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The Arctic Council is pausing all official meetings of the Council and its subsidiary bodies until further notice.
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INTERESTED IN ACCESSING DATA ON ARCTIC SHIPPING?
PAME's ASTD Database offers detailed data for analysis on Arctic Shipping.
FOR MORE INFORMATION: PAME@PAME.IS

A global effort needed - World Wildlife Day 2022 - Recovering key species for ecosystem restoration https://t.co/dUR5gr6oAK via @YouTube

Follow PAME’s work on marine pollution on https://t.co/2yhf3YXGxN https://t.co/rsIzQOoqbL

Massive win for us all! Historic day in the campaign to beat plastic pollution: Nations commit to develop a legally binding agreement https://t.co/GfePMTcUCC

The #Arctic is warming 3x as fast as the rest of the world. Arctic Peoples are seeing their lives and livelihoods altered by #climatechange – and they're finding ways to adapt. These are their stories: https://t.co/TXS8D1kUTe https://t.co/xeJy7yuDto

What impact does technology have on #IndigenousLanguages? For Sámi who live in sparsely populated areas, digitization has helped tie their people closer together. Former @Samediggi President, Aili Keskitalo discusses language digitalization efforts (2019): https://t.co/aqr3eG08Fh https://t.co/HPJ3QM8lq5

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Arctic Council for 25 years
Video messages celebrating the anniversary (September 2021)
Pame Chair: Jessica Nilsson
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First PAME Chair: Per Schive
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iStock 1208244021The PAME logo is available for download here. The logo cannot be changed for use.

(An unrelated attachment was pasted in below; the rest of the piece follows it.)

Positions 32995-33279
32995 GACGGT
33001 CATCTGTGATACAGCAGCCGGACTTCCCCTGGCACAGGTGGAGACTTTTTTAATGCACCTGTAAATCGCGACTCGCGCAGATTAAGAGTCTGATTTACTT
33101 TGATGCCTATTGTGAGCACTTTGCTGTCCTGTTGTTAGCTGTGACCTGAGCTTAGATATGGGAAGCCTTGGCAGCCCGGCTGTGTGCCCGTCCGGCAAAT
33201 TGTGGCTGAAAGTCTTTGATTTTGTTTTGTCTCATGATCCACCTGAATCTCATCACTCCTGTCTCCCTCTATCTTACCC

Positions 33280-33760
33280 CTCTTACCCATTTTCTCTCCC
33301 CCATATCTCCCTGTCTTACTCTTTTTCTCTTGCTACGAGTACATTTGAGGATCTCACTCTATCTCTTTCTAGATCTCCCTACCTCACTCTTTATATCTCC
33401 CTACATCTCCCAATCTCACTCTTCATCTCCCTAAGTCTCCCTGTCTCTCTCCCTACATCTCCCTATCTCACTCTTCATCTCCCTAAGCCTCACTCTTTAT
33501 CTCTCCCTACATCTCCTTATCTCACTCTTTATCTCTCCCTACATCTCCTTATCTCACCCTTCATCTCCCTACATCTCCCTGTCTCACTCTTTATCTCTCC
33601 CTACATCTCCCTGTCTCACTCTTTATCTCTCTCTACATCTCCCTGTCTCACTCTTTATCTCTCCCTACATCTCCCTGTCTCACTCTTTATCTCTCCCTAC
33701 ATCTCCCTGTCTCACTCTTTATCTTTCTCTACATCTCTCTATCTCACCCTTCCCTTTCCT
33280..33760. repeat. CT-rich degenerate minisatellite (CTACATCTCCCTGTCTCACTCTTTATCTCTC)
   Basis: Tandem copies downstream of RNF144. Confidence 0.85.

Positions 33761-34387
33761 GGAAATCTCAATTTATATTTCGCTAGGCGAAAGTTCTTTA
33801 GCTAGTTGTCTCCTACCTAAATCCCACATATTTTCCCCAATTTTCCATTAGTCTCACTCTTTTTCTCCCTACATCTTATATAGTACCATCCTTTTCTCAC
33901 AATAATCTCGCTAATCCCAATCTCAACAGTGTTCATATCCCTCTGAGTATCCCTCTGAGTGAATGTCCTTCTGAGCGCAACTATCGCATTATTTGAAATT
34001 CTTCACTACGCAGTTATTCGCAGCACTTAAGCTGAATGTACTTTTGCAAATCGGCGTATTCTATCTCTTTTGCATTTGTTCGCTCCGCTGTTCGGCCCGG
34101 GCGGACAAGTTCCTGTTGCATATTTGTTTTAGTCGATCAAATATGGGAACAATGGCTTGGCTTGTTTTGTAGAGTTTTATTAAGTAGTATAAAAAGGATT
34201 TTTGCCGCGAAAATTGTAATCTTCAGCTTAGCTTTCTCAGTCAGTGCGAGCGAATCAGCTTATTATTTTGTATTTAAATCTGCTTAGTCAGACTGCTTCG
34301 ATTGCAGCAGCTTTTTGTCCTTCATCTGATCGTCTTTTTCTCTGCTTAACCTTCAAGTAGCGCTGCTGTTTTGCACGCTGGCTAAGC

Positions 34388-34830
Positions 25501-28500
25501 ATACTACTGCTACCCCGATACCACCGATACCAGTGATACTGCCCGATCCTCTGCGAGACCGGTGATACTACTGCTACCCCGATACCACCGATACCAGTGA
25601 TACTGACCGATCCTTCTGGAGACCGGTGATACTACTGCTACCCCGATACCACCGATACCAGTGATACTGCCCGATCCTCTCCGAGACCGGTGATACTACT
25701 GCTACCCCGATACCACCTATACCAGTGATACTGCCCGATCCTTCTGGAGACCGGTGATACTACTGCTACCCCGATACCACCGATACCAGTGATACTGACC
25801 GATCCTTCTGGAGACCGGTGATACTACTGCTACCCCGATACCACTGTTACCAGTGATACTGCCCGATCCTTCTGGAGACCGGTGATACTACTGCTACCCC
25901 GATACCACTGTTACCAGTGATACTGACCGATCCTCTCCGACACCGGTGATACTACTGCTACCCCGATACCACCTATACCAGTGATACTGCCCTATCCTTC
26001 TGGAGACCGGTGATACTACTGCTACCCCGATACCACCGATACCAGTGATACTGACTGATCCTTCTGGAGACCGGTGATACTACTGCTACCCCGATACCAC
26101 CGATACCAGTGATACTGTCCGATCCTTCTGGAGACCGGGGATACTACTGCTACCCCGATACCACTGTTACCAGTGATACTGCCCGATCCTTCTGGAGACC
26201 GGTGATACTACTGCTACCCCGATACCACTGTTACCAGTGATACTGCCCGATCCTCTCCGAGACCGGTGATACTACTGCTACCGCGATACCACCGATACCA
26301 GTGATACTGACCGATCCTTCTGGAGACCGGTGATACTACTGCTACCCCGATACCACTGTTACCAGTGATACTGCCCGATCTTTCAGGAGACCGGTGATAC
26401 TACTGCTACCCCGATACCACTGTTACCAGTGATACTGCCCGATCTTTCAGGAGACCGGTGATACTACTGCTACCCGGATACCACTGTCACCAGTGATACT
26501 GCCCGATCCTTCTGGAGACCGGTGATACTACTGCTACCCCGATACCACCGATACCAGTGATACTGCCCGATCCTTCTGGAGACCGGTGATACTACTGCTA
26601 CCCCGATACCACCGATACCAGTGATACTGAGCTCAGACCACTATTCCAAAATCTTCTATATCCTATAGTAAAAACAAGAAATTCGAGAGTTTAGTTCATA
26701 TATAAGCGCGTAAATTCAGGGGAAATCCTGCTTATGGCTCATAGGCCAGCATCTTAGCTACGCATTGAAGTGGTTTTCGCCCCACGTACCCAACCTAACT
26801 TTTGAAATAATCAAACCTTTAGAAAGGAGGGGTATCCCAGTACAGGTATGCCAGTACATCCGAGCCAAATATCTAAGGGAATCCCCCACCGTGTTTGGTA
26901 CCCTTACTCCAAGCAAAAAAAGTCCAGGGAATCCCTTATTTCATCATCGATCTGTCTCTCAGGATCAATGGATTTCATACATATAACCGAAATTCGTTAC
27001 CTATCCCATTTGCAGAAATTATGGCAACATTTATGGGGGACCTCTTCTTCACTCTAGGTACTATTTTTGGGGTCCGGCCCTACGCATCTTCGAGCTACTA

For more information contact the PAME Secretariat (This email address is being protected from spambots. You need JavaScript enabled to view it.)

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PAME WP Cover v3 The PAME 2021-2023 Work Plan was developed in accordance with: PAME’s mandate; priorities identified and recommendations made within Arctic Council approved reports; direction provided from Ministerial declarations; follow-ups on recommendations from Arctic Council projects and the AMSP (2015-2025), which outlines the overall direction of the Arctic Council for the protection of the Arctic marine environment; and policy follow-up on the scientific and other relevant assessments of the Arctic Council. Additional project proposals may be developed within the scope of this WP between 2021-2023, subject to PAME approval, confirmed lead/co-lead commitment and financing.

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PAME Projects and activities in the 2021-2023 Work Plan
Arctic Marine Shipping